INTRODUCTION: The COVID-19 pandemic has caused public health and economic turmoil across the globe. Severe COVID-19 disease most often presents with pneumonia and complications in acutely ill patients often stem from the lungs. The associations of lung disease, smoking and e-cigarette use with the incidence and severity of COVID-19 are unclear on a population level. METHODS: Data on 1761 patients from the Icelandic outpatient Landspitali COVID-19 Clinic were used. The prevalence of smoking, e-cigarette use and underlying lung diseases was calculated in the cohort, with stratification based on age groups and a clinical classification of symptom severity. It was tested whether these prevalences differed between age groups and classes of symptom severity. RESULTS: Most patients were in the age group between 35-54 years of age and a large majority had mild symptoms at diagnosis. The prevalence of smoking was 6% with the highest prevalence among 35-54 year olds. The prevalence of e-cigarette use was 4%. It was most prevalent in the age group between 18-34 years. There was no difference in the prevalence of smoking or e-cigarette use between classes of symptom severity. The prevalence of lung disease was 9%. It was higher among older patients and patients with more severe symptoms. CONCLUSION: The age distribution and prevalence of lung disease and their risk factors are described in the context of COVID-19 incidence and symptom severity in a whole-nation cohort of Icelanders. The cohort is younger and had less severe symptoms than in many previosly published studies of COVID-19. Interestingly, the prevalences of smoking and e-cigarette use were lower than in the Icelandic general population and they were not associated with symptom severity at diagnosis. To conclude, the results presented here indicate that underlying lung diseases are prevalent among people with severe COVID-19 symptoms but fail to demonstrate an association between cigarette smoking or e-cigarette smoking with COVID-19 severity.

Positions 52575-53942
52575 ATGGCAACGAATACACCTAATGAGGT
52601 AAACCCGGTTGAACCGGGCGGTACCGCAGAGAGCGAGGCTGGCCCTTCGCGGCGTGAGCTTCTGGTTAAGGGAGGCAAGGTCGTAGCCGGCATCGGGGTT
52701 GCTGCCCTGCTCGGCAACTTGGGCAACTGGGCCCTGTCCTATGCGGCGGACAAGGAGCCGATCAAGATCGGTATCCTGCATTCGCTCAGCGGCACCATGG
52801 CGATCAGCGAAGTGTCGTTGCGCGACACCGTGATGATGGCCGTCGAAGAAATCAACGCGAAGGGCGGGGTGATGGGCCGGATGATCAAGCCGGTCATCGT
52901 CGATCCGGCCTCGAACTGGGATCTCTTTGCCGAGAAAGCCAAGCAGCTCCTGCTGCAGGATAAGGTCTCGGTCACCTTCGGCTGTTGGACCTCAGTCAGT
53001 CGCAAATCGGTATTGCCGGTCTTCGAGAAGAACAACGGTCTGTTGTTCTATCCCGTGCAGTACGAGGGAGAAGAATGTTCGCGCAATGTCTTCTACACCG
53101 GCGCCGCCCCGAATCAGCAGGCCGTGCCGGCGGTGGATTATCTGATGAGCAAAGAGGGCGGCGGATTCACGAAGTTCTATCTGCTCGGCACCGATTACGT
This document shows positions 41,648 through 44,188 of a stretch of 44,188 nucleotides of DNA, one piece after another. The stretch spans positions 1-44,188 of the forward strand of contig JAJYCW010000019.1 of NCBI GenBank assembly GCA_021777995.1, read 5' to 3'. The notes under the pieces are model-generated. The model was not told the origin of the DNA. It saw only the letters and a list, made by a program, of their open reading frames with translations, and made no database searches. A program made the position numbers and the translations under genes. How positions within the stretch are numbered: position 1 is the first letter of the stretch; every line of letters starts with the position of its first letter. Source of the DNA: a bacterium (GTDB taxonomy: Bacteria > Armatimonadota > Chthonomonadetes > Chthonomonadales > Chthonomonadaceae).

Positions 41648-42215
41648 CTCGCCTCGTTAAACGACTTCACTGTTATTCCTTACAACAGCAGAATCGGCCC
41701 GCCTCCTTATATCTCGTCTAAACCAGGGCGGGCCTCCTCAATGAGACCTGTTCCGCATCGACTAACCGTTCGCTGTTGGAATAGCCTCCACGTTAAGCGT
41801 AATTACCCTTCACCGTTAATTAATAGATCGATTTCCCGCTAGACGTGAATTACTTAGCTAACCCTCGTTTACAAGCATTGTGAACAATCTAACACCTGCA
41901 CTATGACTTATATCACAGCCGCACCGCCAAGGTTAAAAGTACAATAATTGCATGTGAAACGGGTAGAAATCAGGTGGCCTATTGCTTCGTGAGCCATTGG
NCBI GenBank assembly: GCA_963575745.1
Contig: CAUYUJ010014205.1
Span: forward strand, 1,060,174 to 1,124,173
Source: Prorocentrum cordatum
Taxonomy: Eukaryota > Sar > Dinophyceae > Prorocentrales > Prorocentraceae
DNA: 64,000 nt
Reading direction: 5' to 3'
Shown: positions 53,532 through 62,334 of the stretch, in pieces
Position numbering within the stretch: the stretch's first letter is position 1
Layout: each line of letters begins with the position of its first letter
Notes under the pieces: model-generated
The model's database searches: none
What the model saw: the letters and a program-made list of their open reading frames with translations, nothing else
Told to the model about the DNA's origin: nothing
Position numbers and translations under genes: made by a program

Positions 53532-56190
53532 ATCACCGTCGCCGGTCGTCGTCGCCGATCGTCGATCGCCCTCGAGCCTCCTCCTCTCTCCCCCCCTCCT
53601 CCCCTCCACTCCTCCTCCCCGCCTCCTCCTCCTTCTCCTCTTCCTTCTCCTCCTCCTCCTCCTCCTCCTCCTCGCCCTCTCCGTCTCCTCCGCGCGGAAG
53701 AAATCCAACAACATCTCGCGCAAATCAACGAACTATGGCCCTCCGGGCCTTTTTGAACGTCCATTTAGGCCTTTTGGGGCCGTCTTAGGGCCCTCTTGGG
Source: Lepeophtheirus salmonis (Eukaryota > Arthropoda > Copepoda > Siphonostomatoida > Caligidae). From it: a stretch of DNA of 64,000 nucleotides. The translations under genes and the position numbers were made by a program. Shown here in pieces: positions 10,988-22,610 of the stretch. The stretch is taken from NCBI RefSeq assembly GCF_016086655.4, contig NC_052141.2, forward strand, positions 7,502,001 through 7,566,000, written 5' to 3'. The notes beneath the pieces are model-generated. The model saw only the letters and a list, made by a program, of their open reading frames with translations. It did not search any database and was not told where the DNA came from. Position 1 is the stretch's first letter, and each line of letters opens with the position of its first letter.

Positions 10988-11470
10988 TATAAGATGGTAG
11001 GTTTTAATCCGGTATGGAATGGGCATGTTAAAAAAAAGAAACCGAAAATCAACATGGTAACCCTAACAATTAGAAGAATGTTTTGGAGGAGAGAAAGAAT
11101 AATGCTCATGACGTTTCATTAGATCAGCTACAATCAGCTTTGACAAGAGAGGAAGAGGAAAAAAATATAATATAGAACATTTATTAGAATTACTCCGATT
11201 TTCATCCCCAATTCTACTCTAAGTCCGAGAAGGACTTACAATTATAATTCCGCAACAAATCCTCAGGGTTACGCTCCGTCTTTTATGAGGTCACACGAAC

Subject(s)
COVID-19/epidemiology , Cigarette Smoking/adverse effects , Lung Diseases/epidemiology , Vaping/adverse effects , Adult , Age Distribution , Age Factors , COVID-19/diagnosis , Cigarette Smoking/epidemiology , Female , Humans , Iceland/epidemiology , Lung Diseases/diagnosis , Male , Middle Aged , Prevalence , Risk Assessment , Risk Factors , Severity of Illness Index , Vaping/epidemiology
11.
J Adolesc Health ; 67(4): 519-523, 2020 10.
Article in English | MEDLINE | ID: covidwho-773592

ABSTRACT

PURPOSE: This study aimed to assess whether youth cigarette and electronic cigarette (e-cigarette) use are associated with coronavirus disease 2019 (COVID-19) symptoms, testing, and diagnosis. METHODS: An online national survey of adolescents and young adults (n = 4,351) aged 13-24 years was conducted in May 2020. Multivariable logistic regression assessed relationships among COVID-19-related symptoms, testing, and diagnosis and cigarettes only, e-cigarettes only and dual use, sociodemographic factors, obesity, and complying with shelter-in-place. RESULTS: COVID-19 diagnosis was five times more likely among ever-users of e-cigarettes only (95% confidence interval [CI]: 1.82-13.96), seven times more likely among ever-dual-users (95% CI: 1.98-24.55), and 6.8 times more likely among past 30-day dual-users (95% CI: 2.40-19.55). Testing was nine times more likely among past 30-day dual-users (95% CI: 5.43-15.47) and 2.6 times more likely among past 30-day e-cigarette only users (95% CI: 1.33-4.87). Symptoms were 4.7 times more likely among past 30-day dual-users (95% CI: 3.07-7.16). CONCLUSIONS: COVID-19 is associated with youth use of e-cigarettes only and dual use of e-cigarettes and cigarettes, suggesting the need for screening and education.